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The real scandal is the cover-up

2010 March 27
by Paul Vallely

Sex is always a good juicy subject for a journalist. It explains, partly, why the unseemly saga of child abuse in the Roman Catholic Church is such a page-filler. There is a prurient fascination as well as a high outrage in much of what is written. But there is more to the story than that of course. It has the ingredient of hypocrisy in high places, indeed in the highest places if the claims that Rome makes for itself are to be believed; not that they are by most of the people penning the stories and the headlines. To sex and hypocrisy you may add the glee of schadenfreude.

So it is worth asking what is the real core of the corruption in this case. Many will not want to hear it but it is not the child abuse itself. Nor is it, in the conventional sense, an issue about celibacy, despite the efforts of many commentators to suggest otherwise.

The government-sponsored report into child abuse in Ireland published in 2002 showed that 5.8pc of boys who had been abused had suffered at the hands of priests or religious figures. The other 94 per cent had been abused by members of their family, babysitters, family friends, teachers and others – the vast majority of whom were not celibate. The idea that the priesthood contains a disproportionate number of paedophiles is not borne out by the facts.

It is revealing to study the profuse apology and admonition issued by Pope Benedict XVI to the church in Ireland this week. He said to the victims, in abject and heartfelt terms: “You have suffered grievously and I am truly sorry”.  He was uncompromising in telling abuser priests that they must answer for their crimes to Almighty God and “before properly constituted tribunals”. And he was bald in his verdict that his Irish bishops had committed grievous errors of judgement and failed in their leadership.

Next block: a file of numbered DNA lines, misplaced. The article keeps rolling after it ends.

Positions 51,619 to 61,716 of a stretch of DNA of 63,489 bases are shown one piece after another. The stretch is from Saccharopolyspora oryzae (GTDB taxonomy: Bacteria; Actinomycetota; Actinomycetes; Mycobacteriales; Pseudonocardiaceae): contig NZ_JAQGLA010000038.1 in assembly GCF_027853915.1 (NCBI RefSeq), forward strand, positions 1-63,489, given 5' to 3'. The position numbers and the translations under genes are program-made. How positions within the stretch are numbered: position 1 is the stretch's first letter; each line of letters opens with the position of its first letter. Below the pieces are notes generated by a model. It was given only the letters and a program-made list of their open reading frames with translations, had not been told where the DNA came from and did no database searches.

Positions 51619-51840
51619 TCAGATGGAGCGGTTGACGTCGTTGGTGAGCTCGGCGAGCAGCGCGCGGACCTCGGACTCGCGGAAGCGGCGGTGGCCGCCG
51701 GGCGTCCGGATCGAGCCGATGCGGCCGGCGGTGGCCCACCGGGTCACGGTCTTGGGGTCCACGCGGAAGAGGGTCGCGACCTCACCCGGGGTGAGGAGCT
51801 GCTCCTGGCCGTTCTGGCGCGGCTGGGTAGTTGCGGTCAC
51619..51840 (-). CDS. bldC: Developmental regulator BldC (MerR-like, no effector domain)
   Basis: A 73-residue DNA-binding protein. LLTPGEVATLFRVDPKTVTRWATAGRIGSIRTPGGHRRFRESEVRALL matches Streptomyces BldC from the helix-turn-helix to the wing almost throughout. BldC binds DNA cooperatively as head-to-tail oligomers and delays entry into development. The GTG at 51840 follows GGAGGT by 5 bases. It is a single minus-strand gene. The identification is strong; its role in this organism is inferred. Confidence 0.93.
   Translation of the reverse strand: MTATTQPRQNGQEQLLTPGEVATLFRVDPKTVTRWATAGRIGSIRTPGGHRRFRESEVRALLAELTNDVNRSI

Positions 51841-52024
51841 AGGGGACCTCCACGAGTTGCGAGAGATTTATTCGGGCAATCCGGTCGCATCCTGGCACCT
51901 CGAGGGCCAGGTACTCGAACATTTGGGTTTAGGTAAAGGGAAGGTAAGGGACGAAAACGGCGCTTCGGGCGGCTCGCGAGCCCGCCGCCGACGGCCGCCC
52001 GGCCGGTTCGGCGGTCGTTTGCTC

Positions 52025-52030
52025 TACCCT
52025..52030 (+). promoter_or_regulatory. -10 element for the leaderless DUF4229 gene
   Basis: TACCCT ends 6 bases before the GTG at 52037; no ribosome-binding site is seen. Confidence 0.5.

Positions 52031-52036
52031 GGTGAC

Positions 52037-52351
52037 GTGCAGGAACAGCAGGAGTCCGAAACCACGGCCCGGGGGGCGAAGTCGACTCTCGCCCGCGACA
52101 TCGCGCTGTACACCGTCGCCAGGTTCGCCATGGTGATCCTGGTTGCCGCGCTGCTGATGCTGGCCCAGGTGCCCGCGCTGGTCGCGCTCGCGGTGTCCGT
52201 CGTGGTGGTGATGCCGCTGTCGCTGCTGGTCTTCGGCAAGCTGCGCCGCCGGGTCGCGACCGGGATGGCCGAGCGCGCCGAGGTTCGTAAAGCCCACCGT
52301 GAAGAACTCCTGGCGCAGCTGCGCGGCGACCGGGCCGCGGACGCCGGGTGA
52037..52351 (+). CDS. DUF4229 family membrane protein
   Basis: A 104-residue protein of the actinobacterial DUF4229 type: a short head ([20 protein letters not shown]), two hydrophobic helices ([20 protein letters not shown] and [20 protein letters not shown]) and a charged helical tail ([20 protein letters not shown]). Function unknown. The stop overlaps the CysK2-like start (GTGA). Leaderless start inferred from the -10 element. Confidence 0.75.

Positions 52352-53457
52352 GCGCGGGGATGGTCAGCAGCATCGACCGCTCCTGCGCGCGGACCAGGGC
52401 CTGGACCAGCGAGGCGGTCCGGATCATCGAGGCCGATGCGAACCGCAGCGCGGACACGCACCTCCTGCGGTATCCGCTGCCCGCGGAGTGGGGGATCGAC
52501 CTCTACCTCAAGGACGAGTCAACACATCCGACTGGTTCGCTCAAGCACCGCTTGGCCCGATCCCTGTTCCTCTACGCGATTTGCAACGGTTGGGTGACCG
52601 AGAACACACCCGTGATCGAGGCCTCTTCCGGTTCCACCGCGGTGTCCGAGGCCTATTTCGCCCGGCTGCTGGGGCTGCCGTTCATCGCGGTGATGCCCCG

But, being Pope – and especially the man who as Cardinal Ratzinger was a chief protector of the internal secrecy with which the Vatican conducts itself – he could not apologise for the institutional power of the church, and its unswerving sense that its divine mission places it in every respect above the secular law, which has been a key contributor to the current scandal.

Many have suggested that celibacy is the root problem here. And it is true that we do not read that many stories about paedophile priests among Anglican clergy, the vast majority of whom are married. But if celibacy is a factor it is not I suspect the usual “sex and the single priest” argument that sexual frustration leads celibates to seek found inappropriate sexual outlets. The burdens carried by celibate clerics are far from exclusively sexual; they are the deprivations of the companionship, affection and intimacy which sustain the happily-married.

By contrast, in an institution bonded by celibacy, as Andrew Brown perceptively pointed out in one of his recent Guardian blogs, the bonds of primary affection are diverted into an institutional loyalty which can in some circumstances become pathological.

One of the big lessons of modern politics, from Watergate onwards, is that it is very often not the original offence but the cover-up which produces eventual downfall. That is what so outrages ordinary people about the behaviour of the Catholic Church over clerical child abuse. Institutional interests and the preservation of reputation were elevated over the correction and prevention or wrong-doing.

That is why the Pope, who gave a  job in Rome to Cardinal Bernard Law after he was forced to resign as Archbishop of Boston because of the sex scandals there, had no real chance of making an apology which many would ever accept as adequate.

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